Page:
After finally collecting the monies owed to you through debt collection litigation, the debtor wants their money back. How is that possible? Doesn’t the money belong to you? Can a debtor really get their money back?
Recovering monies owed can be a long and arduous process. First, you have to put the customer into collections. If the demand is not productive, you needed to sue and wait for judgment. Only once the judgment is entered can you collect the monies through judgment enforcement.
It’s unbelievable to think that after all the time and effort you’d have to return the money. However, it can and does happen.
How a Debtor Can Get Their Money Back
There are two scenarios in which you’d have to return monies to a judgment debtor following debt collection litigation. This can happen if the judgment debtor was a no show during the case as well as in scenarios where the judgment debtor appears and defends the case.
When the Judgment Debtor Is a No Show:
The old adage “ everyone is entitled to their day in court” applies here. All individuals, businesses, and entities must receive notice of any lawsuit brought against them. If not, they have not had an opportunity to be heard.
At any stage of litigation, a judgment debtor may claim not to have received notice of the case — even after judgment has been entered as well as after monies have been collected and paid over to the judgment creditor.
The judgment debtor would need to allege they had not been served with the summons and complaint and that they have a meritorious defense to the action.
If the judgment debtor meets their burden of proof, the court will order a hearing to determine whether the service of process was appropriate. If the court finds that service was not proper, then it follows that the judgment debtor never received notice of the lawsuit. Any monies taken through judgment enforcement efforts would need to be returned to the judgment debtor. The case gets dismissed and the creditor needs to begin again.
In this scenario, the key to retaining the money collected is to make certain the underlying service is good. Your collection attorney should be paying attention to the mechanics of the underlying case and using quality third-party vendors especially as it relates to service of process.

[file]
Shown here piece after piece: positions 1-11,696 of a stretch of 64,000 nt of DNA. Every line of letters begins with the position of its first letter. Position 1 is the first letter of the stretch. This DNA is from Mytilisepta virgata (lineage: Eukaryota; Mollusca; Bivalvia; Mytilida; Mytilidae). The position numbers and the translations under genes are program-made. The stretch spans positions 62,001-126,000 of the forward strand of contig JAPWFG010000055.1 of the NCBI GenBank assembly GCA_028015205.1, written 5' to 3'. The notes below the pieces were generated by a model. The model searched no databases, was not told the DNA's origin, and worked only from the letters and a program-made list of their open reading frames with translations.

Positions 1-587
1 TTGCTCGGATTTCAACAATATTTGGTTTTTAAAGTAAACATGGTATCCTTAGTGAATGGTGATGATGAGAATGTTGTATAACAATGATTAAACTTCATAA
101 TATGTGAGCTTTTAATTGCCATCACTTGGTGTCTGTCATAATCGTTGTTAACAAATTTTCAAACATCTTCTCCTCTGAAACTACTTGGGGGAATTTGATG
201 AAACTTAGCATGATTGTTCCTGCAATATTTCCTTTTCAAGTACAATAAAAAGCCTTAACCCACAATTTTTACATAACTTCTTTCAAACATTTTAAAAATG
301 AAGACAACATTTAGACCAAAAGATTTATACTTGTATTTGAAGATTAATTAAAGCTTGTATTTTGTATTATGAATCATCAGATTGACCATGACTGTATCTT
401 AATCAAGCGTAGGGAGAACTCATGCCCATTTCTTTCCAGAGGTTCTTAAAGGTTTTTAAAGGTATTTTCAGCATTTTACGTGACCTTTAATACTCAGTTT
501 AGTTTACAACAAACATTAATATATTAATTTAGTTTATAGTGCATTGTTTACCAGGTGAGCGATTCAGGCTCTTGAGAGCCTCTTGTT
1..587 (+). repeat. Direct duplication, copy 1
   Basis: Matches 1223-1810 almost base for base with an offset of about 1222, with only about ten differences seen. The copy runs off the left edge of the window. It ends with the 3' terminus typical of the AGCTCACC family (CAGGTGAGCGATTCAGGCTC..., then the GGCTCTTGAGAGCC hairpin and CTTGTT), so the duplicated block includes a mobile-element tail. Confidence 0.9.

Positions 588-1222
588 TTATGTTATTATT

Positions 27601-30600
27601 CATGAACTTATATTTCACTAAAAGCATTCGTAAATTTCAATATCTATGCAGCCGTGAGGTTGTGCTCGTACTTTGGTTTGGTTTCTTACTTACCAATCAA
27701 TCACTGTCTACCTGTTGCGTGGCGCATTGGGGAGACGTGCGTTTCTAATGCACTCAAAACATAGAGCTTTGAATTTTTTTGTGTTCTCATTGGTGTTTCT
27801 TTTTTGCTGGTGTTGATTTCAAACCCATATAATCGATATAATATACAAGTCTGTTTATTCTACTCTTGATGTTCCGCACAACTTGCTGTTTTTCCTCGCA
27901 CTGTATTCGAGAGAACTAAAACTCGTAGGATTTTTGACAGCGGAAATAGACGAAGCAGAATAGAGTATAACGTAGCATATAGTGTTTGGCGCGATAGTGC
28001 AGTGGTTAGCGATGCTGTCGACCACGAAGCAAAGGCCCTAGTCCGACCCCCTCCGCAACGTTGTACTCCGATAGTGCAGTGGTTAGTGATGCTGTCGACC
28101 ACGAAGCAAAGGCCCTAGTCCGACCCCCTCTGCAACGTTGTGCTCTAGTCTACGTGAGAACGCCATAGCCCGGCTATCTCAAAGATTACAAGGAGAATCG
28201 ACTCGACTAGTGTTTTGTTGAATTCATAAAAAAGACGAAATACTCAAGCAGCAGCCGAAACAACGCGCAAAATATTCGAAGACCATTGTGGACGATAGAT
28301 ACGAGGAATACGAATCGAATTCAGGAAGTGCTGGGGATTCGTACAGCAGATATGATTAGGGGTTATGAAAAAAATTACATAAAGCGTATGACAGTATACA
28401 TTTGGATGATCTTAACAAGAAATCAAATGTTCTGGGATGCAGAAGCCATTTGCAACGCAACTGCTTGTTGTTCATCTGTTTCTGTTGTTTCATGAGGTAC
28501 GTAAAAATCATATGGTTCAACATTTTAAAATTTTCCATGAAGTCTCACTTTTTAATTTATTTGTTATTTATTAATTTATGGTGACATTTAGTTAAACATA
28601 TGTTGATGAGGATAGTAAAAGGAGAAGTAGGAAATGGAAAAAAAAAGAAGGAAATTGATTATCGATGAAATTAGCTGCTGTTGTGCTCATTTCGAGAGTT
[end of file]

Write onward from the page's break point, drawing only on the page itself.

When the Judgment Debtor Participates in the Litigation:
This situation is totally different. In this scenario, the judgment debtor defended the case from the beginning. Regardless of how you won your case, the court ordered the debtor to pay the money over to the creditor.
But the debtor can get their money back if they successfully appeal the order directing them to pay you. They can file and prosecute the appeal at any stage. If the debtor files and wins their appeal, the order directing them to pay you would be deemed improper. If the appeal took three years to resolve, and you had the debtor’s money for two or three years, you would need to return the money to the judgment debtor.
In this scenario, the key to retaining your money is making sure the right law is applied to the underlying fact pattern of the case. A good collection attorney should know if the case law is good and if the facts of the case support your case.
Getting paid is more than half the battle. The other half is keeping the money. Make sure when choosing a debt collection attorney you choose one that focuses on debt collection. Your attorney should also have good reviews and a solid client base in your industry. Only by choosing the right collection partner will you be able to collect and not return monies to your non-paying clients.
Frank, Frank, Goldstein and Nager has the experience that pays. Learn more about our services and see how we can help you by contacting us for a free consultation.